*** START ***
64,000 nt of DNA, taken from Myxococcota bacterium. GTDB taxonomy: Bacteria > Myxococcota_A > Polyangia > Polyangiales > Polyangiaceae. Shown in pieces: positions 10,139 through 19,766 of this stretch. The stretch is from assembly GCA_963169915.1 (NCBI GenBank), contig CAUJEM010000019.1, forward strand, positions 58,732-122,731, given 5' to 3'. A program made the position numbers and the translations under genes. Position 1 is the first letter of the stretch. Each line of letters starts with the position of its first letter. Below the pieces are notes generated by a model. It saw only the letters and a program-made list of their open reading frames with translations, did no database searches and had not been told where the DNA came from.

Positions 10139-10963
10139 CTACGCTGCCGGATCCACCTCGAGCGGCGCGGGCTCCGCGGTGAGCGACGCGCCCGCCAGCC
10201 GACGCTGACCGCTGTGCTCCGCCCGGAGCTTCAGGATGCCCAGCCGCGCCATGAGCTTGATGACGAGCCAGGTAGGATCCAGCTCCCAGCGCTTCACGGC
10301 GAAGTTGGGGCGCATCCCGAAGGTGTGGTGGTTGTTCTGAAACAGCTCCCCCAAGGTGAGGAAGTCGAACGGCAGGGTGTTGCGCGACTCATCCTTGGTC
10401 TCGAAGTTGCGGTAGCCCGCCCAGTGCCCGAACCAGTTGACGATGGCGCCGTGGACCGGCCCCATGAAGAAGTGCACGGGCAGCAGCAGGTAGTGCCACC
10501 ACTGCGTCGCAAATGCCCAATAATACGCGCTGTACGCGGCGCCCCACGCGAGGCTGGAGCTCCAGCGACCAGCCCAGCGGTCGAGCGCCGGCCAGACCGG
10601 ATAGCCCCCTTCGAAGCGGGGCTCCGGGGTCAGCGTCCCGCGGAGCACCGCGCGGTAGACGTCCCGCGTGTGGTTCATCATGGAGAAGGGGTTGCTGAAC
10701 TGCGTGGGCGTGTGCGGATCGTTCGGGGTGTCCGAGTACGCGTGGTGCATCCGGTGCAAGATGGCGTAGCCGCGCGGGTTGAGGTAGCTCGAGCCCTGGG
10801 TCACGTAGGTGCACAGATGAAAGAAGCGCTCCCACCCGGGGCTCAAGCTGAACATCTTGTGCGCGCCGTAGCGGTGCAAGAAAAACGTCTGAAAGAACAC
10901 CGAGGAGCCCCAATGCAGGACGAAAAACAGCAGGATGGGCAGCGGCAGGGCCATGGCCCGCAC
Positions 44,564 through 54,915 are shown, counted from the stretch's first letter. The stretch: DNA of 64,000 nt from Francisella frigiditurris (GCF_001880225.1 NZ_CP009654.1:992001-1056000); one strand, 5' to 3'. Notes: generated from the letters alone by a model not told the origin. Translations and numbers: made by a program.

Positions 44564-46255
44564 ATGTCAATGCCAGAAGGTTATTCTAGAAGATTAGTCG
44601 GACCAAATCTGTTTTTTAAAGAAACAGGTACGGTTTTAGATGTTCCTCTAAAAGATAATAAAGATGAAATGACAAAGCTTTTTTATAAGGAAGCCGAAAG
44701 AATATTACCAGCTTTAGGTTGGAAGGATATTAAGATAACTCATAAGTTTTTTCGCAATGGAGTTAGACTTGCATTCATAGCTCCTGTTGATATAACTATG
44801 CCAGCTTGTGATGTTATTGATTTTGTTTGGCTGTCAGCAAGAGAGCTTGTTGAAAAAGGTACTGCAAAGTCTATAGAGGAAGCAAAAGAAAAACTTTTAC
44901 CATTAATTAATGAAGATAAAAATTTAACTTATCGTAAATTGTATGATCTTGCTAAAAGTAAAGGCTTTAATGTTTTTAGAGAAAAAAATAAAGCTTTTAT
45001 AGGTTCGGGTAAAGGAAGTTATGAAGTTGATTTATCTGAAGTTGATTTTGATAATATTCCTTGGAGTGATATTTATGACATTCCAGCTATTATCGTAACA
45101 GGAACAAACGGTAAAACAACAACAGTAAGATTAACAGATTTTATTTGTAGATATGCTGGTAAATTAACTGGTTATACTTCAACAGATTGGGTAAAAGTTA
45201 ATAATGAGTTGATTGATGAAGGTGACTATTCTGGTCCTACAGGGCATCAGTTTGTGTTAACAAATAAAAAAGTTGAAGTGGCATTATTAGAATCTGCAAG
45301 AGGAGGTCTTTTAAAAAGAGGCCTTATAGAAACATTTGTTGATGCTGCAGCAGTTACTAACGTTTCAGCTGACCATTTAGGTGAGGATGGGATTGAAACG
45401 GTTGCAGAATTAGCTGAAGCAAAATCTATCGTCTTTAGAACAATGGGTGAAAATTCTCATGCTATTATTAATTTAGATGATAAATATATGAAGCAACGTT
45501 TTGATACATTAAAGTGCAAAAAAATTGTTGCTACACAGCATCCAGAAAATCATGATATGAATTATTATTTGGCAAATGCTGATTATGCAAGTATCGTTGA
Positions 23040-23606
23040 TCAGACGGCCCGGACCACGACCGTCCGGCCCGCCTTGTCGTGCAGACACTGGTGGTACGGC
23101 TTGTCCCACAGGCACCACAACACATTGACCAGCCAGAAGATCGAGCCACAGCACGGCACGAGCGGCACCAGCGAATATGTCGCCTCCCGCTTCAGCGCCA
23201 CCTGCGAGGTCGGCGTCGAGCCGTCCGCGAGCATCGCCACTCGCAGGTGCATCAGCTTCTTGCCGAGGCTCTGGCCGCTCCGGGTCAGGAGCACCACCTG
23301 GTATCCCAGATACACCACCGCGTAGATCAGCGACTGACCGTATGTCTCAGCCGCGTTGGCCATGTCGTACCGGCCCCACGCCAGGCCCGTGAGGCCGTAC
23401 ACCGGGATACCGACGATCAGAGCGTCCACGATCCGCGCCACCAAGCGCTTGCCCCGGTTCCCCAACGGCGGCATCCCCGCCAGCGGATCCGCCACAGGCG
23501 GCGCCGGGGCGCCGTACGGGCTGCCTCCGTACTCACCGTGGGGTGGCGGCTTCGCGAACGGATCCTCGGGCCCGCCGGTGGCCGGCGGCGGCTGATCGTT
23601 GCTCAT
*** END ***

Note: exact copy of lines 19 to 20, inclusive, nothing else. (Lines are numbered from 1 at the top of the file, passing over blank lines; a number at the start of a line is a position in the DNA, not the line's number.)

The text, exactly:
45001 AGGTTCGGGTAAAGGAAGTTATGAAGTTGATTTATCTGAAGTTGATTTTGATAATATTCCTTGGAGTGATATTTATGACATTCCAGCTATTATCGTAACA
45101 GGAACAAACGGTAAAACAACAACAGTAAGATTAACAGATTTTATTTGTAGATATGCTGGTAAATTAACTGGTTATACTTCAACAGATTGGGTAAAAGTTA